High-spatial-resolution structural images were acquired using a T1-spoiled gradient recalled echo pulse sequence. The scan parameters were as follows: repetition time (TR), 5.976 ms; echo time (TE), 1.976 ms; flip angle, 9°; matrix, 256 × 256; slice thickness, 1 mm (no gap); field of view (FOV), 25.6 cm × 25.6 cm; and slice number, 154.
A gradient-echo echo-planar imaging sequence was used to collect resting-state fMRI data. The participants were instructed to lying quietly and close their eyes without falling asleep during scanning. A period of 510 s resting-state functional images were also collected for each subject. The scan parameters were as follows: TR, 2000 ms; TE, 30 ms; flip angle, 90°; matrix, 64 × 64; FOV, 24 cm × 24 cm, slice thickness, 4 mm (no gap); slice number, 35 (each volume). In total, 255 volumes were acquired.
Image pre-processing was based on the SPM12 (Statistical Parametric Mapping 12) toolbox1. For resting-state fMRI data, the first five scans of each subject were discarded for magnetization equilibrium. The remaining 250 images were slice-time and head-motion corrected. One pilot was excluded from the analyses due to excessive head motion (a maximum displacement exceeding 2 mm in any direction or a maximum spin exceeding 2°). Demographic characteristics of the two groups are summarized in Table 1. Head motion differences between the groups were compared. In addition, the head motion of each participant was analyzed using the following formula:
M is the time point number; i represents a certain time point; x1, y1, and z1 are the translations at certain time point; x2, y2, and z2 are the rotations at certain time point.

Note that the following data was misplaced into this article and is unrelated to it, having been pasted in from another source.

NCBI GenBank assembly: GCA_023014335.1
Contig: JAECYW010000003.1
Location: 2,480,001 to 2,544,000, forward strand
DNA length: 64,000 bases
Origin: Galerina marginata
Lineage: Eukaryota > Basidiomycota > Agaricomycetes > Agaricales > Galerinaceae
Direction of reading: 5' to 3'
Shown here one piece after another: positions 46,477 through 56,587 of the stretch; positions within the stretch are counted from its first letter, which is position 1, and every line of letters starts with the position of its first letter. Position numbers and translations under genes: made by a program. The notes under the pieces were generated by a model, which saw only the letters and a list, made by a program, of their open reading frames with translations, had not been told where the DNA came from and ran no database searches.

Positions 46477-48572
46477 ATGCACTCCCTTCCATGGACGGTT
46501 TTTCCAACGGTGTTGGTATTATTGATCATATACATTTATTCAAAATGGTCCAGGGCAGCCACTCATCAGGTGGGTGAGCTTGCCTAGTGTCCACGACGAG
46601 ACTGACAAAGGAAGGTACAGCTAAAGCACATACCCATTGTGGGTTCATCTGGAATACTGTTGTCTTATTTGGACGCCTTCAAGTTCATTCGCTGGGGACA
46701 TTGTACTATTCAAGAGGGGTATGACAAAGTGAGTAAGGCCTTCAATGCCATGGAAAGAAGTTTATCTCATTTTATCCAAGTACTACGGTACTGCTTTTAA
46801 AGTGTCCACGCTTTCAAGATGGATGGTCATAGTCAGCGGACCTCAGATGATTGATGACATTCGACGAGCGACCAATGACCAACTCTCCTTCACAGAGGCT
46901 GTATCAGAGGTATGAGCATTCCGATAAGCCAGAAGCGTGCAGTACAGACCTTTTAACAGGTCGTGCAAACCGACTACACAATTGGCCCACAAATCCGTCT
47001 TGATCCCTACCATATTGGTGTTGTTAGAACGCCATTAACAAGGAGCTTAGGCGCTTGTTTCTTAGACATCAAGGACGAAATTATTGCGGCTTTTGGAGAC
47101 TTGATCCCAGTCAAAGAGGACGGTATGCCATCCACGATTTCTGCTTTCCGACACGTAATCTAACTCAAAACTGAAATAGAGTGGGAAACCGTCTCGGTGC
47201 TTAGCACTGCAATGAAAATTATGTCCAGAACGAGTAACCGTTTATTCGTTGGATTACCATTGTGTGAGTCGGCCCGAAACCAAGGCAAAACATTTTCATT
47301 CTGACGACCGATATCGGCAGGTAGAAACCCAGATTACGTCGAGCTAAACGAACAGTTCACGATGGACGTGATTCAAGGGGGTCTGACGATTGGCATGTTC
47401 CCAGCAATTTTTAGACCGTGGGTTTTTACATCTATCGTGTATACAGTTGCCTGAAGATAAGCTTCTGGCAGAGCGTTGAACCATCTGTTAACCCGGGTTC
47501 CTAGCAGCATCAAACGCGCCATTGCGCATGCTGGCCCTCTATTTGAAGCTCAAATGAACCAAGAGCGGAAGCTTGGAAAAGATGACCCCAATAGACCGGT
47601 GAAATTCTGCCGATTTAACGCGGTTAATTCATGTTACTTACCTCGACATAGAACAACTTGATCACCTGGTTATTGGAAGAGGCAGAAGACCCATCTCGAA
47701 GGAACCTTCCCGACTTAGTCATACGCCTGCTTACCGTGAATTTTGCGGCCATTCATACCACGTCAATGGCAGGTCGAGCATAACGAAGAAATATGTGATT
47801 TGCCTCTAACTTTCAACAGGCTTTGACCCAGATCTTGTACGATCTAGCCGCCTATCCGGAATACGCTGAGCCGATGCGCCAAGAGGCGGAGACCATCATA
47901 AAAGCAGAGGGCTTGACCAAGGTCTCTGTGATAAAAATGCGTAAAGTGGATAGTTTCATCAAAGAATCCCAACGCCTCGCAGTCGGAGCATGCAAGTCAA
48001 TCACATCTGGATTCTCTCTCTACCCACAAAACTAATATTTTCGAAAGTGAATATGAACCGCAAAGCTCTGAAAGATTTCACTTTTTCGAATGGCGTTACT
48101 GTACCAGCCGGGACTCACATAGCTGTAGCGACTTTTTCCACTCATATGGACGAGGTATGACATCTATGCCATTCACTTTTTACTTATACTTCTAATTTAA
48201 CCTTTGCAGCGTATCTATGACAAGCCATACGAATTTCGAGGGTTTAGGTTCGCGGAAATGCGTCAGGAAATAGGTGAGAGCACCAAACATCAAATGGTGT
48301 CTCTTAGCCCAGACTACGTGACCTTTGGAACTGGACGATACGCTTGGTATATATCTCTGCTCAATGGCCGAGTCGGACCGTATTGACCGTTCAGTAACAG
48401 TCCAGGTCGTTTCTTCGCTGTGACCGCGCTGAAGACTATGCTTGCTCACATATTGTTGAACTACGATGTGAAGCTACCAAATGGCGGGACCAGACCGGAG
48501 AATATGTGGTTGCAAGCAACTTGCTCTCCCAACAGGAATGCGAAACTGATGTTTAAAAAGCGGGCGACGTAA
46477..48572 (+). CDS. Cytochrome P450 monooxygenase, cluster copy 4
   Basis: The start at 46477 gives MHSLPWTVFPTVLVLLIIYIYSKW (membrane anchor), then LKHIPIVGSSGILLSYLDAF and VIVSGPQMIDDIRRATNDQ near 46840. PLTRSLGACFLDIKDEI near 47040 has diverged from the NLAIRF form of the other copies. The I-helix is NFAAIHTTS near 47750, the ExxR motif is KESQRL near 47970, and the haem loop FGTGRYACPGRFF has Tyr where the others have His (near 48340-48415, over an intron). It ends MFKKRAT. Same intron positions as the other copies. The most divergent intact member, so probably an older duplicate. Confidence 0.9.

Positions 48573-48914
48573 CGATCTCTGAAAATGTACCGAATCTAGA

For the structural scans, the images were segmented into white matter, gray matter, and cerebrospinal fluid. A specific template of this study for normalization was created using the DARTEL toolbox. Subsequently, the functional images were coregistered to the structural images and transformed into standard MNI space (3 mm × 3 mm × 3 mm). Finally, the images were smoothed using 8 mm full-width at half maximum Gaussian kernel.
Group ICA is a data-driven method that can identify intercorrelated slow fluctuations in the fMRI signals. GIFT software (version 1.4b), run under MATLAB 2013b, was used to perform spatial ICA (Calhoun et al., 2001). The minimum description length criterion was used to estimate the dimensions of the datasets from the 49 subjects. Thirty-five independent components were ultimately determined. Data from all subjects were concatenated and principal component analysis was used for these datasets to reduce the temporal dimension. The data were decomposed using the Informax algorithm by independent component estimation. This operation was repeated 20 times in ICASSO. The cluster size was set as 16 to get the stable run. Finally, individual subject components were back-reconstructed into single-subject space and the intensity values were scaled to Z scores.
A two-step process was used to select the component that best matched the DMN. First, a frequency filter was applied to exclude any components in which high-frequency signal (>0.1 Hz) constituted ≥50% of the power. Then, the DMN component was selected using an automated template-matching procedure combined by four expert inspection. The components that exhibited close relationship with the DMN template (Luo et al., 2011) and low spatial overlap with known vascular, ventricular, motion and other susceptibility artifacts, were selected.
A two-sample t-test was conducted to quantitatively compare the DMN between pilots and controls (GRF correction, p < 0.05, with an initial height threshold of p < 0.001), controlling for age and head motion effects. This analysis was performed within the mask, which resulted from the one-sample t-test of the group (p < 0.001).
Functional Connectivity Analysis